Britannica definition of Gaslighting:
An elaborate and insidious technique of deception and psychological manipulation, usually practiced by a single deceiver, or “gaslighter,” on a single victim over an extended period. Its effect is to gradually undermine the victim’s confidence in his own ability to distinguish truth from falsehood, right from wrong, or reality from appearance, thereby rendering him pathologically dependent on the gaslighter in his thinking or feelings.
Although the term ‘Gaslighting’ is frequently used in modern parlance, it originates from a stage play named “Gas Light” produced in 1938 in the UK, followed by a British movie and then the more famous American movie in 1944, starring Ingrid Bergman and Charles Boyer, pictured above. In essence, the husband is trying to persuade his wife that she is becoming insane by a series of deceptions including deliberately dimming and brightening the gas lights. I won’t reveal anymore of the plot but it is an excellent movie with twists and turns.
In real life, gaslighting can exist in sexual and marital relationships, working relationships and friendships. When writing this post, I wondered if I had been gas lit by boyfriends or my husband. There were elements of manipulation in one or two relationships but I am not sure if it was truly deceptive or intended to undermine me. My husband certainly manipulates me to get his own way and vice versa. Before I learned to drive, he tried to persuade me that he was an excellent driver and that I was just an anxious passenger. I am surprised his pants didn’t burst into flames… Occasionally, I will use a sugary sweet voice to ask for something but that is just a normal part of married life.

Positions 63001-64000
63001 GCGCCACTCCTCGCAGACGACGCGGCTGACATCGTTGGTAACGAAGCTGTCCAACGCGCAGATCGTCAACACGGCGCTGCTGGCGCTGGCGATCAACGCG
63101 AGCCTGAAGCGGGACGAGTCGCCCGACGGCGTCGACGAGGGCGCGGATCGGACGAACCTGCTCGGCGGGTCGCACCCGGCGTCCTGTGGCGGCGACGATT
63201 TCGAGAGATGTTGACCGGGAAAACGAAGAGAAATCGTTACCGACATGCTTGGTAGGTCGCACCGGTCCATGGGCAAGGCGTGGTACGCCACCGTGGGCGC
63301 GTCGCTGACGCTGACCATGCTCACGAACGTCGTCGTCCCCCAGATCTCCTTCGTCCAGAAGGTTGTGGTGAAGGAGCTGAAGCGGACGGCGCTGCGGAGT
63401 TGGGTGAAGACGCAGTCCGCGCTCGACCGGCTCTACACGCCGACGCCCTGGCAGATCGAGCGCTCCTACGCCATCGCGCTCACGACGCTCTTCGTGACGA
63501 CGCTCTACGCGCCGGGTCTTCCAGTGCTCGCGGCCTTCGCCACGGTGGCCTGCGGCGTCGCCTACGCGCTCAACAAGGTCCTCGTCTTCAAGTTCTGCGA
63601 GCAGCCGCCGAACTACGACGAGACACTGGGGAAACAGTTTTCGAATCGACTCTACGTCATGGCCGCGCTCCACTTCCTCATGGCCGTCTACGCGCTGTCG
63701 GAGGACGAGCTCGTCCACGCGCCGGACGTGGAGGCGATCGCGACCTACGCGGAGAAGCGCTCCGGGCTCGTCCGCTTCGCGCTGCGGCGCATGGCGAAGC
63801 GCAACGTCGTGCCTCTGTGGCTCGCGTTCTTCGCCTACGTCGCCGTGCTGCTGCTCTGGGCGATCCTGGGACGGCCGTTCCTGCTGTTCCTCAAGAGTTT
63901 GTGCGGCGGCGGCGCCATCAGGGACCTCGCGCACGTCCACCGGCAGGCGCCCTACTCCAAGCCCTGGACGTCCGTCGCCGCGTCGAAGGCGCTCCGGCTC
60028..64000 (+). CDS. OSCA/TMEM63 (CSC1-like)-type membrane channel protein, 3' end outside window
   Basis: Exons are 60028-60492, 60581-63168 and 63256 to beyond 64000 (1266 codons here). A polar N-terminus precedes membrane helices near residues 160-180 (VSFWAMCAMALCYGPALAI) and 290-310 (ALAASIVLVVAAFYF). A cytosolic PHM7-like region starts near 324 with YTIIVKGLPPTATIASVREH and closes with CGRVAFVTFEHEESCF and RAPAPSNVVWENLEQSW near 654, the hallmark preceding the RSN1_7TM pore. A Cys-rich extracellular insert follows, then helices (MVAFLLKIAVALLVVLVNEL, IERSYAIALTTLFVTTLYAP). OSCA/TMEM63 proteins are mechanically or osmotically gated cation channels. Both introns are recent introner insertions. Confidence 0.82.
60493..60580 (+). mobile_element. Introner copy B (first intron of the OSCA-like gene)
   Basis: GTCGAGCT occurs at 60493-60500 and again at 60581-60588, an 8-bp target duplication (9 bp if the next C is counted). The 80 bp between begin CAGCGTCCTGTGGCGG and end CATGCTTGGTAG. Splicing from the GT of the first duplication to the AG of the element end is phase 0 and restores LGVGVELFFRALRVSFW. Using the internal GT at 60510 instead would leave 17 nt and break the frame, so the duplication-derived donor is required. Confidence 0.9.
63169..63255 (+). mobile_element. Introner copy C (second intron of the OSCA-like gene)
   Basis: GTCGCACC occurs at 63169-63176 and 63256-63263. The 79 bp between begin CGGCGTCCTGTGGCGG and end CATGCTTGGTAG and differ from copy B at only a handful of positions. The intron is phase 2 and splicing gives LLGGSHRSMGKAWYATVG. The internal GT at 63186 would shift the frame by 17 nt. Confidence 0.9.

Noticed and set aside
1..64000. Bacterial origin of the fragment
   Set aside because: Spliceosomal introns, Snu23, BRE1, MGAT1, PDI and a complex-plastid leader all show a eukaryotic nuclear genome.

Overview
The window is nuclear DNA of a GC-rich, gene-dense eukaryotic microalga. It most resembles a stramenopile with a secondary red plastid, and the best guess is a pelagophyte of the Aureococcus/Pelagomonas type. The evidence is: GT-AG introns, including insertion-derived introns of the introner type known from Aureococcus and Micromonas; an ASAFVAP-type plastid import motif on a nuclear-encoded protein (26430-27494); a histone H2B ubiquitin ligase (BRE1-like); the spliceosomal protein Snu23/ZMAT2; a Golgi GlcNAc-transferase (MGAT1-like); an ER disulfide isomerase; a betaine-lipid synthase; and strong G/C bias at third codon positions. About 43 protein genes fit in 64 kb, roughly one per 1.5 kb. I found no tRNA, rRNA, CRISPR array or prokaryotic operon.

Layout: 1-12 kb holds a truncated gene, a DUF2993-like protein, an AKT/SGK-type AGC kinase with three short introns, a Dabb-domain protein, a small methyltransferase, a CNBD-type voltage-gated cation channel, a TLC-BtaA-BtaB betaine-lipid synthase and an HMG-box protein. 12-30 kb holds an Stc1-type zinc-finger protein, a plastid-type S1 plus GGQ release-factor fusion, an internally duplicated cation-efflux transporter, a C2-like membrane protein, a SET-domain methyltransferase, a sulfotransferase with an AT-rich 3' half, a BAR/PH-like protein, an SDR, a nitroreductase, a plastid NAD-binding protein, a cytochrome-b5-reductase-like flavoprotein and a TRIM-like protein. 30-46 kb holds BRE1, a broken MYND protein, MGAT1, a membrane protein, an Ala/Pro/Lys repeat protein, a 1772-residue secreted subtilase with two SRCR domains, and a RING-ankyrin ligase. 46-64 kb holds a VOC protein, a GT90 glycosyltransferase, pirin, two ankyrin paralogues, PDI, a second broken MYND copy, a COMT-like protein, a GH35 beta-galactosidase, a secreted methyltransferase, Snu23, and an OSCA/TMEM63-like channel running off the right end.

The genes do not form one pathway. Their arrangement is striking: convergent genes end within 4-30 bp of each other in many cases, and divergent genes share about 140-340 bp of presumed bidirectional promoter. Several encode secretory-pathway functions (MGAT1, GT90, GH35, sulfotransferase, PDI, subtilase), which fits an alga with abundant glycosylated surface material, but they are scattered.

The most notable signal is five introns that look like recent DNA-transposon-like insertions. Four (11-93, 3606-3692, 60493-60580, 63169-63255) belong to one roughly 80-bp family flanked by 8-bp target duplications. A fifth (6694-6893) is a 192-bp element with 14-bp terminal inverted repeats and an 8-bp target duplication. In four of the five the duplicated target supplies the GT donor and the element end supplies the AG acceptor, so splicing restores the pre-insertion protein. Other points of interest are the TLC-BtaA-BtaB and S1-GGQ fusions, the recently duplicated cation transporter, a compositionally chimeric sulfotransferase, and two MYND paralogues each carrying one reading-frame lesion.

Truthfully, I think I was only gaslit by a colleague in a work situation. We started to work together after I had been very successful with a grant application. It probably grated on her that I was being praised about that accomplishment. I had some years working in the community sector and she did not. Over a period of six months, she criticized every element of my working pattern until I doubted my own skills. She instinctively knew that I was vulnerable to being bullied – it was like a cat with a mouse. Part of me realized that she was making unfair criticisms of me, especially about my writing skills! Despite that, it wore me down and I eventually resigned.
Sometime later the gaslighter did the same to a new colleague who became unwell because of the unfair treatment. At that stage, I was asked to help with an intervention. I hate confrontation but I was also very angry that I was not the only victim. At the meeting, I snapped and yelled at her which is very unlike my work persona. She burst into tears and curiously admitted the truth about our relationship. She was insecure and jealous of my success and that was her excuse for gas lighting me. I felt no validation just sadness and guilt that my earlier intervention may have helped.